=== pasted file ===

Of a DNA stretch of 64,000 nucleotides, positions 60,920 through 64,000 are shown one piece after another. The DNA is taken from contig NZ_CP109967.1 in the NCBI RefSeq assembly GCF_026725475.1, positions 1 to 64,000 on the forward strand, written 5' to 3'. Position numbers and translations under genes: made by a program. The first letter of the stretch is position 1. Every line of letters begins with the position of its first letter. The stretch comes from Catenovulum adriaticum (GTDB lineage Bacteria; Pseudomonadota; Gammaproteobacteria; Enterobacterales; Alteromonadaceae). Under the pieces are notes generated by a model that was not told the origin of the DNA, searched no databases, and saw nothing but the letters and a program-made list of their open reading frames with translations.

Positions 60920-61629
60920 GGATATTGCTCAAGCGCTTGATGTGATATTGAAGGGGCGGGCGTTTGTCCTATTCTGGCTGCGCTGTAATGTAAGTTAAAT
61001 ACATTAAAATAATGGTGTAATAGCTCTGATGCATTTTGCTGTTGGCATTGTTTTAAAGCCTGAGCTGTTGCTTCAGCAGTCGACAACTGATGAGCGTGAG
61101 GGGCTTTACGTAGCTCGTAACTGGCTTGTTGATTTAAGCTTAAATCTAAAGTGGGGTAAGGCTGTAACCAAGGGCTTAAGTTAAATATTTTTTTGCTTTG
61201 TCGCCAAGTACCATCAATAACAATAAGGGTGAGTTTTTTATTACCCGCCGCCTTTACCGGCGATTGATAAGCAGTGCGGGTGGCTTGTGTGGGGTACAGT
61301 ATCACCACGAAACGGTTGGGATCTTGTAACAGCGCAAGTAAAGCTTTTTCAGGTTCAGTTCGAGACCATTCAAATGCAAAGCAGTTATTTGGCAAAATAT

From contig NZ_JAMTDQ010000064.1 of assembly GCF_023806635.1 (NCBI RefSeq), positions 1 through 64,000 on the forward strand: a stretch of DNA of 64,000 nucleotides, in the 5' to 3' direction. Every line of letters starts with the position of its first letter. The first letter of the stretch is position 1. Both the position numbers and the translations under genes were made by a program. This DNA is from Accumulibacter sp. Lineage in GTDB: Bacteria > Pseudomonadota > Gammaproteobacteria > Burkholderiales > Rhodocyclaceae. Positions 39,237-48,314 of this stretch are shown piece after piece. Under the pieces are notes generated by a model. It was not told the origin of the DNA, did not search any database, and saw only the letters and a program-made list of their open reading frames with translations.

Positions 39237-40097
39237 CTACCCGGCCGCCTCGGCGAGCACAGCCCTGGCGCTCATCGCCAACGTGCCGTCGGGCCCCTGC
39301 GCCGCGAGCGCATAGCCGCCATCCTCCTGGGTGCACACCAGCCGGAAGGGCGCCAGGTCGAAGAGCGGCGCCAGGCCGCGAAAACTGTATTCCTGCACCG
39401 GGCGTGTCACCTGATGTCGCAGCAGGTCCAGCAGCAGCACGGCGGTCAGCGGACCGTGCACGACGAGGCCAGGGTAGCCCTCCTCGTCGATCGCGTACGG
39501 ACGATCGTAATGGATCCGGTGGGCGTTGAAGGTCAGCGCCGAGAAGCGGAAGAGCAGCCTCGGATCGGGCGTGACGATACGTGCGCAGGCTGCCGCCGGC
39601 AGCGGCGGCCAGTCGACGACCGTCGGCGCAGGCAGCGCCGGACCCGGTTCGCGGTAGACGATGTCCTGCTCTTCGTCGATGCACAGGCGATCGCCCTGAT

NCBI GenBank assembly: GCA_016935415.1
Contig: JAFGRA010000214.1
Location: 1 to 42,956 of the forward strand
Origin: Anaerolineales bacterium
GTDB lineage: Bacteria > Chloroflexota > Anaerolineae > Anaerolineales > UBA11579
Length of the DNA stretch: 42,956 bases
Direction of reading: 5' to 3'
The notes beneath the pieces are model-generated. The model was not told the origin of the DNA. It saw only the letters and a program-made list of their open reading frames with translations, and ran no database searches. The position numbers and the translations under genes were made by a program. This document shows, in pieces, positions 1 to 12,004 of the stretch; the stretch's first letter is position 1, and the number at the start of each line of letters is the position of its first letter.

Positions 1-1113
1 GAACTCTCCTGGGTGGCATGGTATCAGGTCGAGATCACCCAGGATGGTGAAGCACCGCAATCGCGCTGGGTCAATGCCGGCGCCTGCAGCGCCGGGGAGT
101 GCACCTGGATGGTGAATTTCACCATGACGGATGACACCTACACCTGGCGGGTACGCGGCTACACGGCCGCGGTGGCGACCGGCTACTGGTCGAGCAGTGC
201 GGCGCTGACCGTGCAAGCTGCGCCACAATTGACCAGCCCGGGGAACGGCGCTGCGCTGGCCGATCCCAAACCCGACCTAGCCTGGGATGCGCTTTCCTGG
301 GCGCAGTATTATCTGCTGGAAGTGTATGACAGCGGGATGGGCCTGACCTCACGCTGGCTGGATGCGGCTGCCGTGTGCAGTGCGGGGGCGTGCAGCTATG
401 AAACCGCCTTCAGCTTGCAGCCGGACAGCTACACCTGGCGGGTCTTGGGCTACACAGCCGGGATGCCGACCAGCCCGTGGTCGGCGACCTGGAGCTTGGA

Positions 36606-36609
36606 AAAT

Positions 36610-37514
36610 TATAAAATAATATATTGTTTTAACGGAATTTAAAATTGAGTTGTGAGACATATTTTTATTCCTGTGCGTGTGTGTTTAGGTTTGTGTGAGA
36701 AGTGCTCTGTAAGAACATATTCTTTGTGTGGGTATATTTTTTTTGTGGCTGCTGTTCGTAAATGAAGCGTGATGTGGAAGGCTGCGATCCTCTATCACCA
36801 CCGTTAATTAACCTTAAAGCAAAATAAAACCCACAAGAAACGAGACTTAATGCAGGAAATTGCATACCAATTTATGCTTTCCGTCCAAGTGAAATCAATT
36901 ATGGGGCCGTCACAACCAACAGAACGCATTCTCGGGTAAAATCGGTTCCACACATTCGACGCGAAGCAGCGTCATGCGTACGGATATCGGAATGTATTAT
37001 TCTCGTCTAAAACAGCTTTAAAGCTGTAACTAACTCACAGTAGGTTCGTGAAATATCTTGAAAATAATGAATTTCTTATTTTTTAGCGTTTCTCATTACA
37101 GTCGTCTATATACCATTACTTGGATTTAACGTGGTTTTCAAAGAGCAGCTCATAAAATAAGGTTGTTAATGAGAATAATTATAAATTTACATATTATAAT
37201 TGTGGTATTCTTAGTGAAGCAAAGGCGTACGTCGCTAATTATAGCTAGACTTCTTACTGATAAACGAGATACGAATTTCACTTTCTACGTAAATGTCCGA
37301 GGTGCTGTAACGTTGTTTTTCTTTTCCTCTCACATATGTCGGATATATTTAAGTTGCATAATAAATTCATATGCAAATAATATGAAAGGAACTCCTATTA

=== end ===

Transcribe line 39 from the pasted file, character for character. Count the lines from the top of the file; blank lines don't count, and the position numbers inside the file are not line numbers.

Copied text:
37301 GGTGCTGTAACGTTGTTTTTCTTTTCCTCTCACATATGTCGGATATATTTAAGTTGCATAATAAATTCATATGCAAATAATATGAAAGGAACTCCTATTA